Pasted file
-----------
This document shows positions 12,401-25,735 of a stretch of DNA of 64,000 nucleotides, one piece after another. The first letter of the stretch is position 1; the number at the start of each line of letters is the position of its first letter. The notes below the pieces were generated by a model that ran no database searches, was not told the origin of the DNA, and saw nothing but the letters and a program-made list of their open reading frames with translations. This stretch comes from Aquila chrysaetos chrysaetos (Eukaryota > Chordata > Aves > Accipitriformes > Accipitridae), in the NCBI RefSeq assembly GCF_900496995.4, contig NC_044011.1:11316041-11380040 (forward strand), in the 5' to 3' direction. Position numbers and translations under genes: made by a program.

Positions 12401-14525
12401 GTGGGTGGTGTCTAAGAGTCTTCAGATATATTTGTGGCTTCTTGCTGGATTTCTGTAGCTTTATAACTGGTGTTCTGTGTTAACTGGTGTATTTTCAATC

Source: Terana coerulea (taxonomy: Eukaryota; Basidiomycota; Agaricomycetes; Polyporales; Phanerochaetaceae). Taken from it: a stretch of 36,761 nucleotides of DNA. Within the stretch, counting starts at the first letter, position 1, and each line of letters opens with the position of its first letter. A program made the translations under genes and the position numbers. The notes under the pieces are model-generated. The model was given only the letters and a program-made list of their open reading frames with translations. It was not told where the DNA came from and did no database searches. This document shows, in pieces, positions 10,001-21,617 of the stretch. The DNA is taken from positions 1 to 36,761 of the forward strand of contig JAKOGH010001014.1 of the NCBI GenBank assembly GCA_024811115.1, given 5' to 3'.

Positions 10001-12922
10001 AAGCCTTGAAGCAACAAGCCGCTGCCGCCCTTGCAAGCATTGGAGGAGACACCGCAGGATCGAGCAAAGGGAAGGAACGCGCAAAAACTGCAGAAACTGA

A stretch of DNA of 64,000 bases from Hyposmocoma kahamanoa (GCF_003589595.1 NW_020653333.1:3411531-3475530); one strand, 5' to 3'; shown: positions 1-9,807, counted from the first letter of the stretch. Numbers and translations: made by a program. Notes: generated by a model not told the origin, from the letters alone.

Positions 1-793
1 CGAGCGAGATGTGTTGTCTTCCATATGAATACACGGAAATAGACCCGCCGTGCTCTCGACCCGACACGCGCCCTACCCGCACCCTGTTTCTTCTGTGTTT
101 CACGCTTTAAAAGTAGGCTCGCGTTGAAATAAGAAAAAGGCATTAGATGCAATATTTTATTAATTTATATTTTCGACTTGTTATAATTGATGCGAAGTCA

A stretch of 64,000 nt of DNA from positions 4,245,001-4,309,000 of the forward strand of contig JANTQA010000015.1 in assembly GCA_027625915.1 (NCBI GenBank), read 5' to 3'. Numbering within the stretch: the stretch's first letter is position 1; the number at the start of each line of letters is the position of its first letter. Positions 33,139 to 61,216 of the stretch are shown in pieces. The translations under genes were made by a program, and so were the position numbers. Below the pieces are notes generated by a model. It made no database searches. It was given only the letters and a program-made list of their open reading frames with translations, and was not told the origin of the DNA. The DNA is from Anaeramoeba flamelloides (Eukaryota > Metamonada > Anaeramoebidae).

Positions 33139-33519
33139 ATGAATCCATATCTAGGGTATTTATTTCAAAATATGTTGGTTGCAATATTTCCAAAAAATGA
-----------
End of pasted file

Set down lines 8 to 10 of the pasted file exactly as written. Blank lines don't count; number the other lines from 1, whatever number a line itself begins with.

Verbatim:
Positions 1-793
1 CGAGCGAGATGTGTTGTCTTCCATATGAATACACGGAAATAGACCCGCCGTGCTCTCGACCCGACACGCGCCCTACCCGCACCCTGTTTCTTCTGTGTTT
101 CACGCTTTAAAAGTAGGCTCGCGTTGAAATAAGAAAAAGGCATTAGATGCAATATTTTATTAATTTATATTTTCGACTTGTTATAATTGATGCGAAGTCA